The context of communication and a child's failure in the concrete-operations tests of Piaget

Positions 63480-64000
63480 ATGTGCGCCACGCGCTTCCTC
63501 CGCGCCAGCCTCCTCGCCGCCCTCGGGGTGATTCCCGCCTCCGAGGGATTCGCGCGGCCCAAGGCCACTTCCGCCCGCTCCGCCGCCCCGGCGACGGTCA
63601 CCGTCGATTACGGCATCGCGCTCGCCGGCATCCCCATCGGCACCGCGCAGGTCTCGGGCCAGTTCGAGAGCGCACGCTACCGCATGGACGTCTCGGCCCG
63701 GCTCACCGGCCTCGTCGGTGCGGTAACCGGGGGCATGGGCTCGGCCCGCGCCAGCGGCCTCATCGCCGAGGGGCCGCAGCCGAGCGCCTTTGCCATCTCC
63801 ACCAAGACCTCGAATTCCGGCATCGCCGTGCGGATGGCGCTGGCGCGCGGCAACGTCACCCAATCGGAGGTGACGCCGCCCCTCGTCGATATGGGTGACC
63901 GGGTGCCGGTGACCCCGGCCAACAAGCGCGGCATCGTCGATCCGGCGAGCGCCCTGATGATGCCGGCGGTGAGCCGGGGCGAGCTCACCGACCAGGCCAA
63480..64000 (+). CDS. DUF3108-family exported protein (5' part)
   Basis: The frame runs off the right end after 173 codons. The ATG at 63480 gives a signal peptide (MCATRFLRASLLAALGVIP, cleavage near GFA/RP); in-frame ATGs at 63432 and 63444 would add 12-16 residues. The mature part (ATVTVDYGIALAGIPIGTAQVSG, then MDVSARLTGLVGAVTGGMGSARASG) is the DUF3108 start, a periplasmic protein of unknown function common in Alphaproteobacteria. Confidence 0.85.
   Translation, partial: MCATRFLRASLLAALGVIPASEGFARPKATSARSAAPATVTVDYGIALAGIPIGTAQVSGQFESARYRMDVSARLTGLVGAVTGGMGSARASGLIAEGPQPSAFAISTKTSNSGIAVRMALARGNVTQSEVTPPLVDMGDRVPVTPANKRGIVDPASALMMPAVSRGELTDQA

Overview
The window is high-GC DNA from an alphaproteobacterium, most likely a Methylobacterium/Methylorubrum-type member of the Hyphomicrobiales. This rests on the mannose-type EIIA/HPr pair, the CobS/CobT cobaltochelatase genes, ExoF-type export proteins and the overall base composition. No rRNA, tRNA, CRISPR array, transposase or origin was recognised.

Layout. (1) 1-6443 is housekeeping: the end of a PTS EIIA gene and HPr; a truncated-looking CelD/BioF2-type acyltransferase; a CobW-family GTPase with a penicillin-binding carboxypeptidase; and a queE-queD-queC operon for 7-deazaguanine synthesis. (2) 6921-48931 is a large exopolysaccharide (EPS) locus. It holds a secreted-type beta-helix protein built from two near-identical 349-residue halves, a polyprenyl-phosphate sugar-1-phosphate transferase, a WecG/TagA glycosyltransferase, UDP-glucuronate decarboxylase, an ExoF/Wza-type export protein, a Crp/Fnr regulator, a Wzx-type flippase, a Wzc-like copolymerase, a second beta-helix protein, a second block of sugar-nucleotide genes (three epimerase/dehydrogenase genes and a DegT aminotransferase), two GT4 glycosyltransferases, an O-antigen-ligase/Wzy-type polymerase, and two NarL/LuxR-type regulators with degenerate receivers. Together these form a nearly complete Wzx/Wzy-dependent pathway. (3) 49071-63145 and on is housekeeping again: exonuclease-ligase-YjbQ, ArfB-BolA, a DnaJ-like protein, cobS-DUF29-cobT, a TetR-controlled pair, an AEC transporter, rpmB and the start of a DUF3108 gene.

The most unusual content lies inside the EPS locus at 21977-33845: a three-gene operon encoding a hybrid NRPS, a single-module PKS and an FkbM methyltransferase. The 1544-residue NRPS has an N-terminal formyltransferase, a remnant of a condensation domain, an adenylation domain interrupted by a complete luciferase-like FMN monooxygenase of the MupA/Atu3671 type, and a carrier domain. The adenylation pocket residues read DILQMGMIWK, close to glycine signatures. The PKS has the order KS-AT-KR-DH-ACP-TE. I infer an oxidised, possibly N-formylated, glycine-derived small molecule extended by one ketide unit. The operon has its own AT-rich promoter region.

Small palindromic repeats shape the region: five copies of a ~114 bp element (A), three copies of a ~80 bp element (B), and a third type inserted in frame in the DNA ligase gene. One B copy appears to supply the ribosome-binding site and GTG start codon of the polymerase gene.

This thesis is concerned with the explanation for young children's failure on Piagetian concrete-operations tests. The issue is of considerable importance because it relates directly to the process by which a child becomes capable of concrete-operational thinking. We investigate a claim that, contrary to Piaget's view, young children may fail on the tests because they are misled about the reference of the critical questions by the non-verbal communicative contexts. It is suggested that young children could be in the habit of giving only non-literal interpretations to test instructions. Nonliteral interpretations are constructed primarily on the basis of what the context of utterance suggests. Where these interpretations do not correspond with the intended literal interpretation of experiment¬ er's meaning, the children will be misled about the reference of the test instructions and will give incorrect responses based on the incorrect interpretations. We try to account for young children giving only non-literal interpretations in terms of the evidence that children depend on their sensitivity to social situations for the development of language, and for responding to linguistic expressions which are only partially grasped. We review studies by McGarrigle and Donaldson (1975) and McGarrigle, Grieve and Hughes (1978) who proposed that situational clues cause young children to give incorrect interpretations and incorrect responses in the Conservation and Class Inclusion tests respectively. We report experiments carried out to further investigate the new account. These experiments involved a test (Tower test) which was new but which was similar to one of the Piagetian tests (Conservation test) in design. The young children studied "behaved in the manner predicted "by the new account of their failure, giving considerable weight to what the situation of the test suggested about the experimenter's intention for the critical question asked. This resulted in responses which we termed Yes-responses. The responses given where less weight was assigned to the situational suggestion were termed No-responses. The results of a later experiment showed that the same children who give the supposedly more context-dependent non-conserving responses on the Conservation test are the ones who give Yes-responses on the new test. Similarly, the children who give conserving responses on the Conservation test are more likely to give No-responses on the new test. However, our final experiment led to the important discovery that young children do not assign preferential weight to situational suggestions where the expression to be interpreted has more determinate reference than the ones encountered in the Tower test or the conservat¬ ion question. This result indicated that the key to the children's difficulty might reside in the particular expressions used in these tests - the deictic term 'them' (Tower test) and the quantitative term 'more' (Conservation test) which behaves in a manner similar to deictics. In the conclusions, we propose an account of the developmental transition from non-conserving to conserving responses in terms of our speculations about the change from Yes-responses on the Tower test to No-responses. This account centres on the indeterminacy surrounding the key expressions in these tests and explains the developmental change by appealing both to a decreasing reliance on non-verbal clues and to a restriction of the indeterminacy of these terms imposed on them by the five-year old child.